GEORGE TOWN, Aug 28 — Eight people held without trial using the Security Offences (Special Measures) Act 2012 (Sosma) at the Penang Prison are on a hunger strike to demand they be allowed bail.
Tamilar Kural Malaysia president David Marshel said the eight detainees were already in poor health and being monitored in the medical ward of the prison.
“They started a hunger strike from yesterday morning because they wanted to be allowed bail due to their health conditions,” he told reporters outside the prison today.
He said the detainees also want a clear commitment from the government regarding the future of the preventive detention law.
“The ministers and the prime minister have said it will be abolished, but when? The detainees want to know when, just give us a fixed date when it will be abolished,” he said.
He said the eight detainees also have various diseases including cancer, HIV, diabetes, hypertension and asthma.
Aside from food, the eight are also refusing their medication.
The NGO chief said the group preferred death over continued detention under Sosma.
He said Jelutong MP RSN Rayer visited the inmates yesterday to advise them to end the strike, but was unsuccessful.
“Some of them have been detained for more than a year,” he said.
He said there are in total 42 Sosma detainees in the Penang Prison, but only the eight who were in separate cells due to the health conditions were on hunger strike.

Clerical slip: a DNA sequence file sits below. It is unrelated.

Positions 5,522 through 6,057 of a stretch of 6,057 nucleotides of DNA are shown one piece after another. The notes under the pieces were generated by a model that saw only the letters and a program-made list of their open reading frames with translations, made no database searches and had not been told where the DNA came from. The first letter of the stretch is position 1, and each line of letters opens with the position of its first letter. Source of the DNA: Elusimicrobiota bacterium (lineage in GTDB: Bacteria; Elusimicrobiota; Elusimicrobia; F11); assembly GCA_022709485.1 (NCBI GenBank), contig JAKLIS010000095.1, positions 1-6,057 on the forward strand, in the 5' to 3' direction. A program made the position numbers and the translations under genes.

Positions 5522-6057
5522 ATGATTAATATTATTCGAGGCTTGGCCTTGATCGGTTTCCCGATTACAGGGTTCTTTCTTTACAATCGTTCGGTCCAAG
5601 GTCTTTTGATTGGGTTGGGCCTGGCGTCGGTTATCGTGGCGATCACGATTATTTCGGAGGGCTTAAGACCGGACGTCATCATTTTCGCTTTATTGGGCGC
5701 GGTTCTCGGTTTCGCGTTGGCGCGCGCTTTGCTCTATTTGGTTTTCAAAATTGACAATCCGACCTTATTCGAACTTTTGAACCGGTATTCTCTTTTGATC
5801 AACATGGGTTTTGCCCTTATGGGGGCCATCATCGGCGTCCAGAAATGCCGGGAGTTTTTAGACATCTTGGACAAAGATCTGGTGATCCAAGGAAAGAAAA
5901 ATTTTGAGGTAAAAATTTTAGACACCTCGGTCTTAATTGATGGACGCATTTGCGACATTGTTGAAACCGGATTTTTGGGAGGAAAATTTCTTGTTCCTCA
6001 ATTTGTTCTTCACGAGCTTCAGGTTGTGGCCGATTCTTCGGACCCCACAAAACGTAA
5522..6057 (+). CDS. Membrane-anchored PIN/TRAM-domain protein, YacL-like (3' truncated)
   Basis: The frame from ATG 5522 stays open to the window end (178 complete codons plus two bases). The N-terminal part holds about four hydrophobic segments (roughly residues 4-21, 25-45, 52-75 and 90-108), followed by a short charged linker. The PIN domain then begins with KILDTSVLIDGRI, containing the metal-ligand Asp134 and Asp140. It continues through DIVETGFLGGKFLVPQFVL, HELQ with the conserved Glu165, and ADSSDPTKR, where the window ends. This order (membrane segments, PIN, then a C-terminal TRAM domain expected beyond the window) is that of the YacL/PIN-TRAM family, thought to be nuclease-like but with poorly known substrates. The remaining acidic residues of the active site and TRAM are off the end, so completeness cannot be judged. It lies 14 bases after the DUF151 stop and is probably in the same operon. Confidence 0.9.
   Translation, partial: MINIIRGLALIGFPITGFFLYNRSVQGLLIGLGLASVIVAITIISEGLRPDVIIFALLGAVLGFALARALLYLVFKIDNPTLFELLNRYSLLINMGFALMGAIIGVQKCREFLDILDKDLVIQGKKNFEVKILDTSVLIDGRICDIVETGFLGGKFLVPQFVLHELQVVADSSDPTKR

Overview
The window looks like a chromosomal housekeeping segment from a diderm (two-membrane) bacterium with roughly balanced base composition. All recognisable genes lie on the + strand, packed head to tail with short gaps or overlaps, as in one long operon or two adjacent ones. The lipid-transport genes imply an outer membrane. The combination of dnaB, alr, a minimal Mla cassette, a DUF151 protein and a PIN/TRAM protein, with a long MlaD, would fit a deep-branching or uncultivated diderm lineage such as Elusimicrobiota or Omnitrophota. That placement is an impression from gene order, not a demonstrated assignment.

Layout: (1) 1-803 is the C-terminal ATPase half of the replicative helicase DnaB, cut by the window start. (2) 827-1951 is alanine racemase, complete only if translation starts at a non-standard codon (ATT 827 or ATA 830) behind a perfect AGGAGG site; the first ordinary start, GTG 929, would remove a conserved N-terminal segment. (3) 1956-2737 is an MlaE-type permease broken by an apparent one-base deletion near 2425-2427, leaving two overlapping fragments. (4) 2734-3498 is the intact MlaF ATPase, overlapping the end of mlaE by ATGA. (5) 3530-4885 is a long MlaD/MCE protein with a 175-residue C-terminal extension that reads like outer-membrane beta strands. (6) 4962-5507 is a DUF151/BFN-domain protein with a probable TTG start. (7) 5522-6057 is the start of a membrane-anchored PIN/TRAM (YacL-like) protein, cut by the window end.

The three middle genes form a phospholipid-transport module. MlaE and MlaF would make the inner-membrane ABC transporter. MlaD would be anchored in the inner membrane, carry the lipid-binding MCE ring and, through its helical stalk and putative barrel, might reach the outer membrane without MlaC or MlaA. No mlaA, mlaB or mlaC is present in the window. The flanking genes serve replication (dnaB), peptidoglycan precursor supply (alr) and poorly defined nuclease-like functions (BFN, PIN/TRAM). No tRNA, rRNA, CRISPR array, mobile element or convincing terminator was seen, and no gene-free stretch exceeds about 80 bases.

The family members of the eight detainees, aged between 30 and 60, were also gathered outside the prison today.
One of them, P. Letchumy, 63, said her son-in-law was detained using Sosma in 2017.
“He has asthma and has to be on medication,” she said, while expressing her worry about him going on hunger strike.
David also met with the prison warden to discuss the conditions of the eight detainees.
“He will meet with the inmates and talk to them, we will get updates from him later,” he said.
The eight detainees will not end the hunger strike until they are allowed bail, David said based on a handwritten memorandum they gave him to deliver to the government.
In the memorandum, they insisted they were willing to die in prison for their cause.
Some of the reasons stated in the memorandum included their worries for their families who were without source of income, their health conditions were worsening in prison and that some of them claimed their wives had asked for divorce.
David hoped the government would do something to help the detainees to end their hunger strike.
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